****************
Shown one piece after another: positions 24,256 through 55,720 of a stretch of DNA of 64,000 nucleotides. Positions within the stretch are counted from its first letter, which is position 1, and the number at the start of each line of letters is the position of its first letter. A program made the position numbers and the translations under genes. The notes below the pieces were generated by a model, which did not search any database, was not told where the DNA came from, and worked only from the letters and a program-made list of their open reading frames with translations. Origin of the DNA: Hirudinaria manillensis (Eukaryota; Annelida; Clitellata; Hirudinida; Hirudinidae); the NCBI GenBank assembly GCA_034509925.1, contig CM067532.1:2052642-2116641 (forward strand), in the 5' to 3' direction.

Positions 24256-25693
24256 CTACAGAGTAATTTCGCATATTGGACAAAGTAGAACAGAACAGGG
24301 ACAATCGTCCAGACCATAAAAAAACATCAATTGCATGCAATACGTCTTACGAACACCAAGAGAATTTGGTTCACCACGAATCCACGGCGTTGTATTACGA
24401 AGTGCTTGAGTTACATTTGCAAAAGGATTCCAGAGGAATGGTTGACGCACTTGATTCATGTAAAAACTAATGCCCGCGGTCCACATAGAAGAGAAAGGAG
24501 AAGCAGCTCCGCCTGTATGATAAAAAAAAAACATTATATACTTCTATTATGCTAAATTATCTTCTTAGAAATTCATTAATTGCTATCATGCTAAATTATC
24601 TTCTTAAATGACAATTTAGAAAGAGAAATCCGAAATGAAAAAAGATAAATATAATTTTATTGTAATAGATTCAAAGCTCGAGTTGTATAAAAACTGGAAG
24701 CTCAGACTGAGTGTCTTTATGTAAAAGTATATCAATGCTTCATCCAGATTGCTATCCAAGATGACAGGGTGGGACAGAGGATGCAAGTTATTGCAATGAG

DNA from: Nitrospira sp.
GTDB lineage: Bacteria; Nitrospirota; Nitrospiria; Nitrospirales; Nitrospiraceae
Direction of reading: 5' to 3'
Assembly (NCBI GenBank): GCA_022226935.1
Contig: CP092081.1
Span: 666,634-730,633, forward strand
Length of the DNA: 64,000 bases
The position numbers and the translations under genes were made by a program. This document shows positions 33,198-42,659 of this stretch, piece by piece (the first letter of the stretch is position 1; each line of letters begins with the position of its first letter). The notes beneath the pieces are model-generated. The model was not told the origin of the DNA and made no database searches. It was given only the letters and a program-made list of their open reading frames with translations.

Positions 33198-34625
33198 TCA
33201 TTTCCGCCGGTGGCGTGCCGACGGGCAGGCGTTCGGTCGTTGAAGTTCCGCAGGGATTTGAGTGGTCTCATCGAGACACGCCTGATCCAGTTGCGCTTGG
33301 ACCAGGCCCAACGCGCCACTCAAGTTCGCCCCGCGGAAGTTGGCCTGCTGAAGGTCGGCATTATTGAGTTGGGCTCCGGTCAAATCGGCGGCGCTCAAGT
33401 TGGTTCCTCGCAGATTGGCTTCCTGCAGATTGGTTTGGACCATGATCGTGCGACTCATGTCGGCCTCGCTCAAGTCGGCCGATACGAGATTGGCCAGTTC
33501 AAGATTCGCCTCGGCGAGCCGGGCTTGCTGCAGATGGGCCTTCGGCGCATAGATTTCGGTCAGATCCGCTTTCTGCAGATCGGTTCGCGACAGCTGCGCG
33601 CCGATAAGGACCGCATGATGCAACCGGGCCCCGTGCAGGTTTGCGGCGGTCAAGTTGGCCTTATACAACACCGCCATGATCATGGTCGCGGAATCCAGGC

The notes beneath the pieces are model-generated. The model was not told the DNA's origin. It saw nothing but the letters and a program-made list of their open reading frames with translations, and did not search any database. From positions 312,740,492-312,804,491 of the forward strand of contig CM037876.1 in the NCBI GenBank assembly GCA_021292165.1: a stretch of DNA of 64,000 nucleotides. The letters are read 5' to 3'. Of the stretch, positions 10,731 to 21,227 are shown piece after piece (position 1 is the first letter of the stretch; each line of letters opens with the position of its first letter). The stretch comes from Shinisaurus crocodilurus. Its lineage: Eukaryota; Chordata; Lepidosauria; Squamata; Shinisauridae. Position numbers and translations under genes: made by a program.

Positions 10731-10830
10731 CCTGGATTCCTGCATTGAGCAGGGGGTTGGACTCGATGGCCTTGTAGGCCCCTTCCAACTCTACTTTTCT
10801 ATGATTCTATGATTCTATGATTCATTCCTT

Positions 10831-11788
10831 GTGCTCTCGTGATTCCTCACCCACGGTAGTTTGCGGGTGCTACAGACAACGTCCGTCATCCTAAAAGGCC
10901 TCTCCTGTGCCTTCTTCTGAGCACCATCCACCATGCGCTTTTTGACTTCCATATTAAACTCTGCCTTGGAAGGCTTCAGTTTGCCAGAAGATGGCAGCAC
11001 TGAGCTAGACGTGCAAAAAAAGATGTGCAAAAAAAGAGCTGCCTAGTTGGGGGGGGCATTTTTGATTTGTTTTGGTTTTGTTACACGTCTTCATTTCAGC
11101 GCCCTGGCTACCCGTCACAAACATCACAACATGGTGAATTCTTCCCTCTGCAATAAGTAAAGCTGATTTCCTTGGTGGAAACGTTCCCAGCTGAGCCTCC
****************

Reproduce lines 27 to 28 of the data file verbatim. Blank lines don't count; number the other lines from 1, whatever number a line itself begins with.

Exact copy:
10801 ATGATTCTATGATTCTATGATTCATTCCTT

Positions 10831-11788